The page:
A slightly on-the-nose depiction of malware. Photo: ullstein bild / Getty
Researchers at Recorded Future profiled the only two large sellers of fraudulently acquired “software certificates” in a new report. With prices as low as $299, the illicit certificates can evade some digital defenses on the cheap.
Why it matters: Software certificates are essentially a high-tech way for computers to ask a trusted third party, “hey, have you ever heard of this program?” If that system breaks down, unsuspecting users may end up installing malware without any warning.
- The details: For between $299 (for a low-end certificate from the antivirus firm Comodo, allowing a program to start building a reputation for not being malicious) and $1,599 (for a certificate from Symantec that already has passed those filters) a criminal can purchase certificates through one of the vendors.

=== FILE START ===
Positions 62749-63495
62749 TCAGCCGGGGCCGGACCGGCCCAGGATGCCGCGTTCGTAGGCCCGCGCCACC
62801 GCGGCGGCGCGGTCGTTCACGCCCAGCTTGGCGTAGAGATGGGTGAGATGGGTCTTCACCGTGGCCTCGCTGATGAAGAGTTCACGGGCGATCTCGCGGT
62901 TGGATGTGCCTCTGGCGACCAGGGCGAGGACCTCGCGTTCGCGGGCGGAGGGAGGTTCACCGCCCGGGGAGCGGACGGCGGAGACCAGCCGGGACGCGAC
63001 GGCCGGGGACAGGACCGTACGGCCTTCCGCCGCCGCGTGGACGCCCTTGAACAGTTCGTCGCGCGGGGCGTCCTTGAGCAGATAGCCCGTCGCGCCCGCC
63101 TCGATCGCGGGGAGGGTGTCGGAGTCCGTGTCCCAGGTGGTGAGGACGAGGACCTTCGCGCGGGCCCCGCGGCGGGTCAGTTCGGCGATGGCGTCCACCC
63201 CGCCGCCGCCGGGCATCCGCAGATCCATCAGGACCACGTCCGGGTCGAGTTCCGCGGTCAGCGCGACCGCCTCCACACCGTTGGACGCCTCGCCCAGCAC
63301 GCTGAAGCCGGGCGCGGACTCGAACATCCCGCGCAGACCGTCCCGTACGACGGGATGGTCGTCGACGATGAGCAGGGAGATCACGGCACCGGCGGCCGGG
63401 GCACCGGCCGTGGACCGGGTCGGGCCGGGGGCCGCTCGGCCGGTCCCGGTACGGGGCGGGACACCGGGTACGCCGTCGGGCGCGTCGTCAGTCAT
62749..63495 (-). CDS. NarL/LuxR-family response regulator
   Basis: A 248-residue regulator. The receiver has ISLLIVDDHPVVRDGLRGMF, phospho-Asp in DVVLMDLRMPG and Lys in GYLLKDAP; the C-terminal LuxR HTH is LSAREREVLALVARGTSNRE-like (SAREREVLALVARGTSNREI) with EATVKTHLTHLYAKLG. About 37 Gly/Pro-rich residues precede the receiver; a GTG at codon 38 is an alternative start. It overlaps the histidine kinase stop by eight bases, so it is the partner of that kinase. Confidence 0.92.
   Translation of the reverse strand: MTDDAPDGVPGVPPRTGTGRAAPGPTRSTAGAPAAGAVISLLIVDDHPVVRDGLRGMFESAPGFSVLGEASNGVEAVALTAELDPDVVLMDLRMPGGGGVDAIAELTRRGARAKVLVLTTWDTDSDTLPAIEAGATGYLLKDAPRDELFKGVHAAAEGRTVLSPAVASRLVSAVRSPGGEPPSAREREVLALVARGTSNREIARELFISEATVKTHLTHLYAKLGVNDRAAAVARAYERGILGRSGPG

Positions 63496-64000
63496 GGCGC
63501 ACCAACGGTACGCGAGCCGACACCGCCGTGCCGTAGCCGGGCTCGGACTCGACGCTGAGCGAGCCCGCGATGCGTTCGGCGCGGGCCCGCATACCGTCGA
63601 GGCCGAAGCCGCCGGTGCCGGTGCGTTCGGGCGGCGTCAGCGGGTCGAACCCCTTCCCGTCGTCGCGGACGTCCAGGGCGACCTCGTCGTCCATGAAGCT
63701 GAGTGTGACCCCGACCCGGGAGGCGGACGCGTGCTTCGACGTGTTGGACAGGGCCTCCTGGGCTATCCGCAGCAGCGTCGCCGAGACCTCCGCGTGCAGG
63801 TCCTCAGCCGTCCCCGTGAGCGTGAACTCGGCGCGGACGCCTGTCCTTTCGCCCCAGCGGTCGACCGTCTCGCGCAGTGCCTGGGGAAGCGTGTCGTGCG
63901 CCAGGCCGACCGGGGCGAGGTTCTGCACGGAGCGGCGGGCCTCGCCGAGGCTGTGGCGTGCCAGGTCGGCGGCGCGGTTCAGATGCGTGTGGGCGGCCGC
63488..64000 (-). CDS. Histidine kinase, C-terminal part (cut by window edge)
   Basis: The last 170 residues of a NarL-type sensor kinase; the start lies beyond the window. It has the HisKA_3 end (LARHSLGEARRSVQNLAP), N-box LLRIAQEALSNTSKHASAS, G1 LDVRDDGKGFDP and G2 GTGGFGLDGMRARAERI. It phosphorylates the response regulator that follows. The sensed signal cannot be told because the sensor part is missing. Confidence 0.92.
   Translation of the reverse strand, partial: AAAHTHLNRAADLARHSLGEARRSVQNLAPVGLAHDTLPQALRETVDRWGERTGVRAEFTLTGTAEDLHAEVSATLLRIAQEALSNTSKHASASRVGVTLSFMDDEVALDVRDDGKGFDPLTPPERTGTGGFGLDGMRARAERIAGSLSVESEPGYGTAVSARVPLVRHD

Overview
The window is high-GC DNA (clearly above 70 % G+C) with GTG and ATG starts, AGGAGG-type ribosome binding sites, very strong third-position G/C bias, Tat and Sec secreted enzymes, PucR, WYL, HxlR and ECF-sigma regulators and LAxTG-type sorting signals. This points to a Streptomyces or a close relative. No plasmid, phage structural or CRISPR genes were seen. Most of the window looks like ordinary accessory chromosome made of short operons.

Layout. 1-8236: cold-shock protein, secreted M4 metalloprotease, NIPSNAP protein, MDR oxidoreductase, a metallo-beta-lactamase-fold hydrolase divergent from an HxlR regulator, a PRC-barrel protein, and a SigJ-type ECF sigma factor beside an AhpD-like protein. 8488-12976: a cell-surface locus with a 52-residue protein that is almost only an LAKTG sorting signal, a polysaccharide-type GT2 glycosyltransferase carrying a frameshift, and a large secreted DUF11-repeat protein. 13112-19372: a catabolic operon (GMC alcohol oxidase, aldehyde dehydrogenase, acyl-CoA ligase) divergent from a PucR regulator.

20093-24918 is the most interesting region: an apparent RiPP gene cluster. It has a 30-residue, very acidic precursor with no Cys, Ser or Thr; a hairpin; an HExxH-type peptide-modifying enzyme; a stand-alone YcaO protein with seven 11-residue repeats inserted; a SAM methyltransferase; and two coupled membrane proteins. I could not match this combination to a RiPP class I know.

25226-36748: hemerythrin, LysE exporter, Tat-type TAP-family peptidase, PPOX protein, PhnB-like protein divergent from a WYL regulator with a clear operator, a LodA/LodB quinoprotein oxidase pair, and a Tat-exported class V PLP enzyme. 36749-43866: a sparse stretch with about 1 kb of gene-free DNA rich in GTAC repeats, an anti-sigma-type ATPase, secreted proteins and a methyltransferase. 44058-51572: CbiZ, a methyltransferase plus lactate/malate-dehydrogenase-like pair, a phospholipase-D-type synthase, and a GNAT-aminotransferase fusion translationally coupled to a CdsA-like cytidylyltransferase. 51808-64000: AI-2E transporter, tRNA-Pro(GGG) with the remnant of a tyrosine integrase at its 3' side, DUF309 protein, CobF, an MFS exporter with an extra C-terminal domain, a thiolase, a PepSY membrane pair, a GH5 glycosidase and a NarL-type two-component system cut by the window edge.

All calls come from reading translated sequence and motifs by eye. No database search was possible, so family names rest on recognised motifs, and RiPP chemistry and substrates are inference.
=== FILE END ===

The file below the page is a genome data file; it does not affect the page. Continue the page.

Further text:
- The nitty-gritty: The vendors both appear to be selling primarily to a Eastern European market through hacker forums.
- Does it work? It sure seems to. The report found that malware that was caught by eight mostly high-end antivirus programs was only caught by two antivirus programs after adding the fraudulent certificate.
- “It can effectively be used to obfuscate malware from any antivirus program,” Andrei Barysevich, the researcher behind the report, told Axios.
- Only two? Recorded Future is a threat intelligence firm that operates like a search engine for the darkest corners of the internet that search engines are unable to access. Their search and consultation with experts only turned up the two major vendors of fake certificates.